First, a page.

Related strains of Mycobacterium avium cause disease in children with AIDS and in children with lymphadenitis

J Infect Dis. 2000 Apr;181(4):1298-303. doi: 10.1086/315378. Epub 2000 Apr 7.


Sequence analysis of the ribosomal internal transcribed spacer of 56 Mycobacterium avium complex isolates from pediatric patients with AIDS or lymphadenitis revealed (similar to the situation in adults) that the closely related Mav-B and Mav-A sequevars caused the vast majority of disease. IS1245 restriction fragment-polymorphism analysis and pulsed-field gel electrophoresis revealed sets of isolates with closely related patterns among strains from patients in the Boston area and among isolates from Los Angeles and Miami patients. The finding of related strains that cause disease in epidemiologically unrelated patients is most consistent with one of two hypotheses: (1) a limited subset of M. avium strains is more virulent and therefore more likely to cause disease in humans, or (2) pathogenic strains are more prevalent in the environment.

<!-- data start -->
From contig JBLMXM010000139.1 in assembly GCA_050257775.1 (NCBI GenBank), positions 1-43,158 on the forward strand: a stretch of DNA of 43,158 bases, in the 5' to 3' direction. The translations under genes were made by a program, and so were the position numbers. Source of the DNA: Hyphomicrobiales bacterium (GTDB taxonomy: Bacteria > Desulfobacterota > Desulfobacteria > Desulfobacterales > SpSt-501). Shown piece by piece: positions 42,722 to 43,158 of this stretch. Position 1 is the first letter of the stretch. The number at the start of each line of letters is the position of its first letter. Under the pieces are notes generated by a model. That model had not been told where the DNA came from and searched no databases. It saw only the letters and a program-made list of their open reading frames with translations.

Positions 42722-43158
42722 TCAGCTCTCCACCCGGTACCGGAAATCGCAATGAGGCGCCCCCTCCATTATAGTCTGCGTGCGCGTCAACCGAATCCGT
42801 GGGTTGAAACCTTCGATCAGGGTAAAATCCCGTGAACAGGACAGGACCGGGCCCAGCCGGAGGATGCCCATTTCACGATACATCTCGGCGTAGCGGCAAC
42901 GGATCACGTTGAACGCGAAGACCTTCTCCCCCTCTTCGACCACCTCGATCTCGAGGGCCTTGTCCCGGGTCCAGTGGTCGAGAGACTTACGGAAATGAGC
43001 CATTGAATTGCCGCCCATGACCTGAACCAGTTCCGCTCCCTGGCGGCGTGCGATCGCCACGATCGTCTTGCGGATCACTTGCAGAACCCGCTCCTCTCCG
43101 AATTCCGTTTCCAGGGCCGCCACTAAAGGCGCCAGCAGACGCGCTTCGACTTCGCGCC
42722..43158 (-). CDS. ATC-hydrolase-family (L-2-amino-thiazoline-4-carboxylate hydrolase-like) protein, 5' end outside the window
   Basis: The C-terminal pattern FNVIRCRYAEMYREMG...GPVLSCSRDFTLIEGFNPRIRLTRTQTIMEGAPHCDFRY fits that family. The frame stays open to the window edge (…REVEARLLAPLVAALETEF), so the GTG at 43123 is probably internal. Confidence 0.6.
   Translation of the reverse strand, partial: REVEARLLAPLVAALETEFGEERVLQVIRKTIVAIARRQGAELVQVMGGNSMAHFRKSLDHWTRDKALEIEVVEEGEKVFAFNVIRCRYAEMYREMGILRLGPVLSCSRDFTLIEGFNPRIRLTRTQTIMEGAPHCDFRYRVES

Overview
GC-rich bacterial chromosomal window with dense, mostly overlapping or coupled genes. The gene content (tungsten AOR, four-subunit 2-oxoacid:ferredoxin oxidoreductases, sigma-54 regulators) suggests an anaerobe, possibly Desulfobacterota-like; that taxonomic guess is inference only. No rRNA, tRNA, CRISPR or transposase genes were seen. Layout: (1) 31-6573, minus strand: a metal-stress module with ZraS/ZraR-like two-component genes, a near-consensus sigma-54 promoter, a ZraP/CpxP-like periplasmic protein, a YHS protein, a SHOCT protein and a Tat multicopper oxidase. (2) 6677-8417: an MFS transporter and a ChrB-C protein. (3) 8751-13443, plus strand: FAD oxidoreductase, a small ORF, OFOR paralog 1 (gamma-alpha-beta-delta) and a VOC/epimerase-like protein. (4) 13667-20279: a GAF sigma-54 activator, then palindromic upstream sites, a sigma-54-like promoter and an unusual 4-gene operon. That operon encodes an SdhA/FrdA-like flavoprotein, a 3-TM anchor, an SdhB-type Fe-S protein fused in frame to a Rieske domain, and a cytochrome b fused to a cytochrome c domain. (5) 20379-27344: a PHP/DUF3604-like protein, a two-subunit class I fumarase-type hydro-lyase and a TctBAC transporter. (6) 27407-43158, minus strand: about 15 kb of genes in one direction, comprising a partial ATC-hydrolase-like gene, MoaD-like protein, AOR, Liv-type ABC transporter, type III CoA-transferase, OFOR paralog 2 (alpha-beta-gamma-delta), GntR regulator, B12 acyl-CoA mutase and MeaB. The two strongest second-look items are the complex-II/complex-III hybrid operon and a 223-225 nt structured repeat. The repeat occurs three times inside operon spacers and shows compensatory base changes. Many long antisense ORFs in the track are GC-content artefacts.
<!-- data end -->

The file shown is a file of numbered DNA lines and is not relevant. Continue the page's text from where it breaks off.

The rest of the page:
Publication types

  • Research Support, U.S. Gov't, P.H.S.

MeSH terms

  • AIDS-Related Opportunistic Infections / microbiology*
  • Boston
  • Child
  • DNA, Ribosomal / chemistry
  • Electrophoresis, Gel, Pulsed-Field
  • Florida
  • Humans
  • Los Angeles
  • Lymphadenitis / microbiology*
  • Mycobacterium avium Complex / classification*
  • Mycobacterium avium Complex / genetics
  • Mycobacterium avium Complex / isolation & purification
  • Mycobacterium avium Complex / pathogenicity
  • Mycobacterium avium-intracellulare Infection / microbiology*
  • Polymorphism, Restriction Fragment Length
  • Water Microbiology*
  • Water Supply


  • DNA, Ribosomal